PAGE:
THE HISTORY OF THE LONDON HOMOEOPATHIC HOSPITAL
Presented by Peter Morrell & Sylvain Cazalet. THE CONVALESCENT HOME AT EASTBOURNE
For 15 Women and Girls and 5 Children – 20 Beds
The Convalescent Home, Eastbourne
36, Enys Road, corner of Enys ans Carew Roads (nearly opposite the Princess Alice Memorial Hospital). Open to Visitors daily (Sundays excepted) from 2.30 till 4.30.
This century -“Woman’s Era” as it has very justly been called – will probably see the swing back of the pendulum and the final adjustment of the woman question.
More and more we see how, when a woman seriously sets herself a task and makes it her business to do it properly, she seldom fails to make a great success.
There is one particular in which her superiority is acknowledged by both sexes – namely, in the making of a home. Man can make money and a great many other things, but with the best will in the world, his home is unhomely until a good woman has put her gentle seal upon it.
Patients at Tea in the garden of the convalescent home, Eastbourne.
A Convalescent Home more than any other requires a woman’s help and guidance, and the Hospital was particularly fortunate in securing the active efforts and munificence of Mrs. Clifton Brown, who, together with Major Vaughan Morgan, founded the Homoeopathic Convalescent Home at EastBourne.
The Home was opened on Saturday, August 25, 1888. To the indefatigable efforts of the chairman, Major William Vaughan Morgan, in the foundation and organisation of the institution, and to his indomitable energy and influence with other kind friends, the existence of the Home is due, and in the establishment of this new institution a fresh debt was added to those which the cause and friends of homoeopathy already owed to him.
It is interesting at the present day to recall the names of some of the generous donors who assited in making the Home possible, many of whom have unfortunately now passed away : Mr Hugh Cameorn, who assisted at the foundation of the London Homoeopathic Hospital itself and rallied his friends to help in the establishment of the Home by donations amounting to over £ 1,100; Mrs. Clifton Brown, whose munificent gift of £ 1,000 at once made the establishment of the Home possible; Mrs. William Vaughan Morgan, Miss J. Durning Smith, Miss Barton, Miss Isabella Barton, Mr. and Mrs Frank Smart, Mr. James Spicer, the Earl of Dysart, Mr. Henry Tate, Miss Houldsworth, Mr. William Debenham, Mr. Maurice Powell, Miss C. A. Stilwell and Mrs. Whateley Willis, were among a large number of liberal donors to the Foundation Fund.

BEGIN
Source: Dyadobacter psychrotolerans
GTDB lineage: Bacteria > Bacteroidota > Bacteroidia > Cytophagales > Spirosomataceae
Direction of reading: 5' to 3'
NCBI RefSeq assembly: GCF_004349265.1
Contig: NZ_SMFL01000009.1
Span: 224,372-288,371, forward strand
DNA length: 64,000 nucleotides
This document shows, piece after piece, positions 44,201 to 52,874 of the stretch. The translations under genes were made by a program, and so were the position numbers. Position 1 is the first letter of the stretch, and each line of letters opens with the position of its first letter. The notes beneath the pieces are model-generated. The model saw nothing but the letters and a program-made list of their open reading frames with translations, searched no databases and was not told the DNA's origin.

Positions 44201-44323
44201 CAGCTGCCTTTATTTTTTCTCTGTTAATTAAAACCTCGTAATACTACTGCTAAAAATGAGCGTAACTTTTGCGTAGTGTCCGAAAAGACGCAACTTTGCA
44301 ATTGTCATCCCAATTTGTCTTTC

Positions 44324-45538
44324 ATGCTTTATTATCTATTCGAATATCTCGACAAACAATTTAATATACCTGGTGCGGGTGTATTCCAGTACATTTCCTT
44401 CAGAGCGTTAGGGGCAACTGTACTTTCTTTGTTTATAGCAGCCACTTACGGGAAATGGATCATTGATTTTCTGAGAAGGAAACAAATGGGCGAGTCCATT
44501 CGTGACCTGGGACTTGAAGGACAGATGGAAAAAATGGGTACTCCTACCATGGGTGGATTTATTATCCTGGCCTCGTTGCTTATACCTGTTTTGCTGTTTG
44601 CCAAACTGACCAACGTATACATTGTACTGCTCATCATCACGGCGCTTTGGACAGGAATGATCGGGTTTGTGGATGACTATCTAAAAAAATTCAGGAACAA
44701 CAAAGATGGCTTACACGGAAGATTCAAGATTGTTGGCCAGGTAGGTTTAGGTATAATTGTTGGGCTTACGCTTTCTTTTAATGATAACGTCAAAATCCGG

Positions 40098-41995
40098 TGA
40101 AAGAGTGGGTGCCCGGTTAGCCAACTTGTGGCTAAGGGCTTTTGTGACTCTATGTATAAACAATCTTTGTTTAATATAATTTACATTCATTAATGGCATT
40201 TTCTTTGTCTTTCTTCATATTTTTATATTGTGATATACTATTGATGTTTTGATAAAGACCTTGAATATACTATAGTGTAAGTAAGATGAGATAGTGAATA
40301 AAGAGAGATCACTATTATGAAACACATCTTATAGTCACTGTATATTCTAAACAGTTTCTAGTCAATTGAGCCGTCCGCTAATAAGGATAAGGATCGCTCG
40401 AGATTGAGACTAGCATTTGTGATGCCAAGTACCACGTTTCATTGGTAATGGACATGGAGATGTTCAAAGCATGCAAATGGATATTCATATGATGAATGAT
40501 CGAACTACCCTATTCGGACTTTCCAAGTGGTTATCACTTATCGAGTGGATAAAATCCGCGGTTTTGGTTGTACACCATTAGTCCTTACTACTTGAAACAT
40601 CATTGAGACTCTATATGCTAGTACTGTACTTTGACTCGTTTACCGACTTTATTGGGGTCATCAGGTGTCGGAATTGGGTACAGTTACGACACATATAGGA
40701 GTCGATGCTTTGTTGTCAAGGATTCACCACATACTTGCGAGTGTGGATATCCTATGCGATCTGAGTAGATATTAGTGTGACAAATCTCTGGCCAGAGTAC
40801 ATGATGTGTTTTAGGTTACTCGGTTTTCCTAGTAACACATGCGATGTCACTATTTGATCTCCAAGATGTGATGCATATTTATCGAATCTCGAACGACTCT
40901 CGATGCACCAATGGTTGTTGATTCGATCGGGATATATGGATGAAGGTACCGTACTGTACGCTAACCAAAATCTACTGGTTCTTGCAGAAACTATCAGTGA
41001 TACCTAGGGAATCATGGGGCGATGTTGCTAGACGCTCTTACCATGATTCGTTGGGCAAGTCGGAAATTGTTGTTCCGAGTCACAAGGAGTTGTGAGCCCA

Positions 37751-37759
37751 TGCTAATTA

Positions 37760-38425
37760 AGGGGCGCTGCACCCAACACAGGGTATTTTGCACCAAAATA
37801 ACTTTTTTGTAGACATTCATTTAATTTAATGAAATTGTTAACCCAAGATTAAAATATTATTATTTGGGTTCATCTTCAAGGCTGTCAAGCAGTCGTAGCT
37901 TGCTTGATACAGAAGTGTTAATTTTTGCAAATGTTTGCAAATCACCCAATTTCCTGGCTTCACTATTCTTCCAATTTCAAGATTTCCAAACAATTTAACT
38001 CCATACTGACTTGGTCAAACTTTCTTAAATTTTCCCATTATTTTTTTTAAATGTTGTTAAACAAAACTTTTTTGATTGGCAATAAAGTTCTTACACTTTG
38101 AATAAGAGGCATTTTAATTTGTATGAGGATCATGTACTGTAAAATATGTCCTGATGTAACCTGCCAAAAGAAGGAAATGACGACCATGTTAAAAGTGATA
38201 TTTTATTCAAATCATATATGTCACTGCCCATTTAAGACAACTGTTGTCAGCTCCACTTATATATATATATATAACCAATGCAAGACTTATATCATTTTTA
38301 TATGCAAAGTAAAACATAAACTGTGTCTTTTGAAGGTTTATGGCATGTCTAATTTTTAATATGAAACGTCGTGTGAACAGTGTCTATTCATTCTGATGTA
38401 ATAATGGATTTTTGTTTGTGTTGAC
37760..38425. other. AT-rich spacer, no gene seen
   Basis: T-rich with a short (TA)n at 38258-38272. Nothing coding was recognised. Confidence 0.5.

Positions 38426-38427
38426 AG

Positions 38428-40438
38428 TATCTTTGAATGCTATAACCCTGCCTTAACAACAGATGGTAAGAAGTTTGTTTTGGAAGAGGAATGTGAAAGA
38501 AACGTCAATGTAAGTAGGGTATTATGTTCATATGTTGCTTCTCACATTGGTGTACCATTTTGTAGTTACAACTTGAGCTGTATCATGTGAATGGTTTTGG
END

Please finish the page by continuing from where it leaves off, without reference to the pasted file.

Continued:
The total amount received in donations, including the proceeds of a concert at the Duke of Westminster’s London residence, was £ 3,251. This amount enabled the Board to purchase the lease of the house and furnish it, and also meet the unavoidable expenses of its organisation and establishment, without dawing on the subscription list.
The first legacy received for the Home was bequeathed to it while yet the scheme was in an undeveloped stage. General Sir James Alexander, K.C.B. for many years a firm homoeopathist and member of the Board of Management of the Hospital, bequeathed in 1887 the sum of £ 500 to form the first investment for its maintenance. This good example has been emulated by many friends since.
It is to be regretted that in one important particular the original scheme has not yet been carried into effect. The Home was primarily designed for men, women and children, as well as for the nurses of the Hospital. Unfortunately, in a house of its size, the reception of men patients is impossible, and so perforce the patients have up to the present been limited to nurses, women and children.
It must be remembered that men patients are, of all others, those for whom the benefits of a convalescent home are most urgently needed. It is on their health that the maintenance of their families depends. Experience at the Hospital has proved that men patients, forced to resume their daily work too soon after serious illness, are liable to return to the Hospital wards after a breaf absence, whereas two or three weeks at the seaside, passed in freedom from cares and under favourable conditions, would have given them a long lease of health and strenght.
For the moment the male patients of the Hospital are being sent to a convalescent home at Bexhill-on-Sea, by arrangement with that institution.
It is intended to provide a home for the reception of men patients so soon as arrangements can be made. The sum o £ 3,184 has already been contributed for the purpose. The Home has bestowed its benefits during the 25 years of tis existence of 5,000 persons, its admissions numbering 200 annually.
It is maintained by annual subscriptions and is preserved from debt by the income from a legacy left to it by Major Vaughan Morgan.
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Copyright © Peter Morrell or Sylvain Cazalet 1999